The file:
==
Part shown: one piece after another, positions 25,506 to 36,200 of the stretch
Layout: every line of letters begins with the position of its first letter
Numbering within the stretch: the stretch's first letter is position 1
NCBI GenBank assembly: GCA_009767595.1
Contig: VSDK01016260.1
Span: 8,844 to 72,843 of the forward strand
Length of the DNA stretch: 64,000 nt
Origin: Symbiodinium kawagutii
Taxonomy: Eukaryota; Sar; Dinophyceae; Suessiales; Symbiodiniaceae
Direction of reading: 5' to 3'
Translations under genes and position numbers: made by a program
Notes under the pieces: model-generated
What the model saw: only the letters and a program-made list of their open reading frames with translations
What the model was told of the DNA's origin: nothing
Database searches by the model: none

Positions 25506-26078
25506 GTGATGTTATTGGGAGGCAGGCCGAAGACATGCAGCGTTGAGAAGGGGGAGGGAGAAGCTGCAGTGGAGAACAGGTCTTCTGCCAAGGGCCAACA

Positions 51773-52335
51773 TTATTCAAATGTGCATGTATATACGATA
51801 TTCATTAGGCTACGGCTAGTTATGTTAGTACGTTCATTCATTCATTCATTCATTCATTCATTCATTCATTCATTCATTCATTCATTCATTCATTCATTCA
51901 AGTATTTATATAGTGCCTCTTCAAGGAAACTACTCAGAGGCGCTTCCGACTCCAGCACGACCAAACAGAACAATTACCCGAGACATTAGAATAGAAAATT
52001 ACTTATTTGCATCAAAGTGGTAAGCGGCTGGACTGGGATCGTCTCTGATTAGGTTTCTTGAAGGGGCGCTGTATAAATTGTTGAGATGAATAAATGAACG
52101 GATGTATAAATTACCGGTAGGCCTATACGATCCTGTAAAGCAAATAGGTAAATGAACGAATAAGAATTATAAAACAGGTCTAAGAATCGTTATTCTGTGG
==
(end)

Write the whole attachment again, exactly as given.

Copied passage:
Part shown: one piece after another, positions 25,506 to 36,200 of the stretch
Layout: every line of letters begins with the position of its first letter
Numbering within the stretch: the stretch's first letter is position 1
NCBI GenBank assembly: GCA_009767595.1
Contig: VSDK01016260.1
Span: 8,844 to 72,843 of the forward strand
Length of the DNA stretch: 64,000 nt
Origin: Symbiodinium kawagutii
Taxonomy: Eukaryota; Sar; Dinophyceae; Suessiales; Symbiodiniaceae
Direction of reading: 5' to 3'
Translations under genes and position numbers: made by a program
Notes under the pieces: model-generated
What the model saw: only the letters and a program-made list of their open reading frames with translations
What the model was told of the DNA's origin: nothing
Database searches by the model: none

Positions 25506-26078
25506 GTGATGTTATTGGGAGGCAGGCCGAAGACATGCAGCGTTGAGAAGGGGGAGGGAGAAGCTGCAGTGGAGAACAGGTCTTCTGCCAAGGGCCAACA

Positions 51773-52335
51773 TTATTCAAATGTGCATGTATATACGATA
51801 TTCATTAGGCTACGGCTAGTTATGTTAGTACGTTCATTCATTCATTCATTCATTCATTCATTCATTCATTCATTCATTCATTCATTCATTCATTCATTCA
51901 AGTATTTATATAGTGCCTCTTCAAGGAAACTACTCAGAGGCGCTTCCGACTCCAGCACGACCAAACAGAACAATTACCCGAGACATTAGAATAGAAAATT
52001 ACTTATTTGCATCAAAGTGGTAAGCGGCTGGACTGGGATCGTCTCTGATTAGGTTTCTTGAAGGGGCGCTGTATAAATTGTTGAGATGAATAAATGAACG
52101 GATGTATAAATTACCGGTAGGCCTATACGATCCTGTAAAGCAAATAGGTAAATGAACGAATAAGAATTATAAAACAGGTCTAAGAATCGTTATTCTGTGG